New Mexico has become the 17th U.S. state to approve marriage equality, and the first state in the Southwest United States to do so. The New Mexico Supreme Court has ruled “the State of New Mexico is constitutionally required to allow same-gender couples to marry and must extend to them rights, protections, and responsibilities that derive from civil marriage under New Mexico law.” The Court declared that denying same-sex couples the right to marry violated the Equal Protection clause of the New Mexico constitution. The ruling means that all of New Mexico’s county clerks must begin issuing marriage licenses to same-sex couples immediately.
New Mexico was a unique case in that it was the only state in the country that had no law of any kind dealing with same-sex marriage. State statutes contained references to “husband” and “wife,” and included a marriage license application that has a section for male and female applicants, but not male and male or female and female. This implicit endorsement of opposite-sex marriages only was been used to deny same-sex marriage licenses.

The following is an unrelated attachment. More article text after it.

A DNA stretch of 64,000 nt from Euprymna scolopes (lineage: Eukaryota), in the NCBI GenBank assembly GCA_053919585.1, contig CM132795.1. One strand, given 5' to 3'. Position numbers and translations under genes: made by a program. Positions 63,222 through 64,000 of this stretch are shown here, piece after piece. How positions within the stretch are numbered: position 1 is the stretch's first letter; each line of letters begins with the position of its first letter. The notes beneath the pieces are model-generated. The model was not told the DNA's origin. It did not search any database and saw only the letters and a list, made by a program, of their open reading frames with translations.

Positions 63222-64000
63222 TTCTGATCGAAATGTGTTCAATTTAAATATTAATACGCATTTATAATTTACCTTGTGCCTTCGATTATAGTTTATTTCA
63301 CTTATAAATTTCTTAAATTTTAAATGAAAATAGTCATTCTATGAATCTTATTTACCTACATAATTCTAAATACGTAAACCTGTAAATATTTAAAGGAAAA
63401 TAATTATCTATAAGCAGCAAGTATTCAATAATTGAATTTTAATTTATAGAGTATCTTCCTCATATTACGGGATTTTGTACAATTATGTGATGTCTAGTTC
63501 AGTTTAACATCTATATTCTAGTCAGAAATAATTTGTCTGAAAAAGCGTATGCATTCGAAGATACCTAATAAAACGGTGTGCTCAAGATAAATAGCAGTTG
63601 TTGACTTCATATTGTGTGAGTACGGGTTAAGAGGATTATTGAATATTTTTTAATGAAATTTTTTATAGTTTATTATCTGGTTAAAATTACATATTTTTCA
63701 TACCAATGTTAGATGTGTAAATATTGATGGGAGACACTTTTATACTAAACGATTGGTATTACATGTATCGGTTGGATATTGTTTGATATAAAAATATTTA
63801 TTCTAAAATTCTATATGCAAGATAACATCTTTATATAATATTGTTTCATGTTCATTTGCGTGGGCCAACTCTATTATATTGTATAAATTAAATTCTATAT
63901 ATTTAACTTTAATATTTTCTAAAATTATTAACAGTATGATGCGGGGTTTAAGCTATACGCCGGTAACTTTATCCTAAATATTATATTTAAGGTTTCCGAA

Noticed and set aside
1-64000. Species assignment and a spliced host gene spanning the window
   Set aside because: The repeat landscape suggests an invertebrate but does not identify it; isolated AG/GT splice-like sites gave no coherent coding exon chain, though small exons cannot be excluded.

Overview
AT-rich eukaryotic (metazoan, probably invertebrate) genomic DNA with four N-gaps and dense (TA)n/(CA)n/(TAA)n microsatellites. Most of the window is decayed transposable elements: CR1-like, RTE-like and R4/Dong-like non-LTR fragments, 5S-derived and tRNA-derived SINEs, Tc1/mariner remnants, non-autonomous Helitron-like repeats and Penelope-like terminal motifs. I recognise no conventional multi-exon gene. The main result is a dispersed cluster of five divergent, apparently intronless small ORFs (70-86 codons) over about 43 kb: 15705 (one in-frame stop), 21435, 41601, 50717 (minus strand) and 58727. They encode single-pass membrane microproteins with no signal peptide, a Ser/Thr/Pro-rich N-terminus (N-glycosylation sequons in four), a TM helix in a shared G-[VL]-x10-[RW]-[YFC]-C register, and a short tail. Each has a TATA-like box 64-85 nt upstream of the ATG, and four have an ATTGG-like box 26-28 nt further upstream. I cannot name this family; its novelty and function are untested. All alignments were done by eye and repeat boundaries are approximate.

The Democrat-controlled legislature has previously turned down legislation allowing for marriage equality, as well as a constitutional amendment that would have allowed voters to decide whether to legalize gay marriage. Until this year, all efforts to legalize or ban same-sex marriage had failed in equal measure.
In August, 2013, a Dona Ana County Clerk independently decided to begin issuing marriage licenses to same-sex couples. Several other counties followed suit, and on August 29, New Mexico’s county clerks voted unanimously to ask the New Mexico Supreme Court to rule on the legality of same-sex marriage in the state. 2013 was also the first year marriage equality saw a majority of support among the populace.
During the proceedings, marriage equality opponents claimed in court that the state had a legitimate governmental interest in “responsible procreation and childrearing.” The court rejected this argument, stating that this alleged interest “is not reflected in the history of the development of New Mexico’s marriage laws. Procreation has never been a condition of marriage under New Mexico law, as evidenced by the fact that aged, infertile, and those who choose not to have children are not precluded from marrying. In addition, New Mexico law recognizes the right of same-gender couples to raise children.”
The Court’s decision states that the purpose of marriage, regardless of gender, is to “bring stability and order to the legal relationship of committed couples by defining their rights and responsibilities as to one another, their children if they choose to raise children together, and their property.” The decision also mentions how transgender people may be subject to the same kind of discrimination this ruling is supposed to protect against.
The State Supreme Court’s ruling was unanimous.